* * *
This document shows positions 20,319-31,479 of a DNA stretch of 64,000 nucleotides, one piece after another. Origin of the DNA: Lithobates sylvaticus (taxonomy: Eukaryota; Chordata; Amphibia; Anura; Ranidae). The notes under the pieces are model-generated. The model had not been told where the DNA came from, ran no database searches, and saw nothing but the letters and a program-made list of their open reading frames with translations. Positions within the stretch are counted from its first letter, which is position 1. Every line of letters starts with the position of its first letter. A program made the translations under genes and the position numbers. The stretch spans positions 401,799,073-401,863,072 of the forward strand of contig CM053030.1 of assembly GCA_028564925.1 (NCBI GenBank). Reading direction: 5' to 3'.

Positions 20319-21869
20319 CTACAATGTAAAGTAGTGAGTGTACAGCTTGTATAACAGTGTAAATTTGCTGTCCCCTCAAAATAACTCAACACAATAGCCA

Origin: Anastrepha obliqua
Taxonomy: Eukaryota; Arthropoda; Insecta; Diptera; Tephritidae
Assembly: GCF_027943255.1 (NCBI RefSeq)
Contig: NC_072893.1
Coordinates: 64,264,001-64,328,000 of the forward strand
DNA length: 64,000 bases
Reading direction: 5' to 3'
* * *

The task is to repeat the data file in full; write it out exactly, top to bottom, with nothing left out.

This document shows positions 20,319-31,479 of a DNA stretch of 64,000 nucleotides, one piece after another. Origin of the DNA: Lithobates sylvaticus (taxonomy: Eukaryota; Chordata; Amphibia; Anura; Ranidae). The notes under the pieces are model-generated. The model had not been told where the DNA came from, ran no database searches, and saw nothing but the letters and a program-made list of their open reading frames with translations. Positions within the stretch are counted from its first letter, which is position 1. Every line of letters starts with the position of its first letter. A program made the translations under genes and the position numbers. The stretch spans positions 401,799,073-401,863,072 of the forward strand of contig CM053030.1 of assembly GCA_028564925.1 (NCBI GenBank). Reading direction: 5' to 3'.

Positions 20319-21869
20319 CTACAATGTAAAGTAGTGAGTGTACAGCTTGTATAACAGTGTAAATTTGCTGTCCCCTCAAAATAACTCAACACAATAGCCA

Origin: Anastrepha obliqua
Taxonomy: Eukaryota; Arthropoda; Insecta; Diptera; Tephritidae
Assembly: GCF_027943255.1 (NCBI RefSeq)
Contig: NC_072893.1
Coordinates: 64,264,001-64,328,000 of the forward strand
DNA length: 64,000 bases
Reading direction: 5' to 3'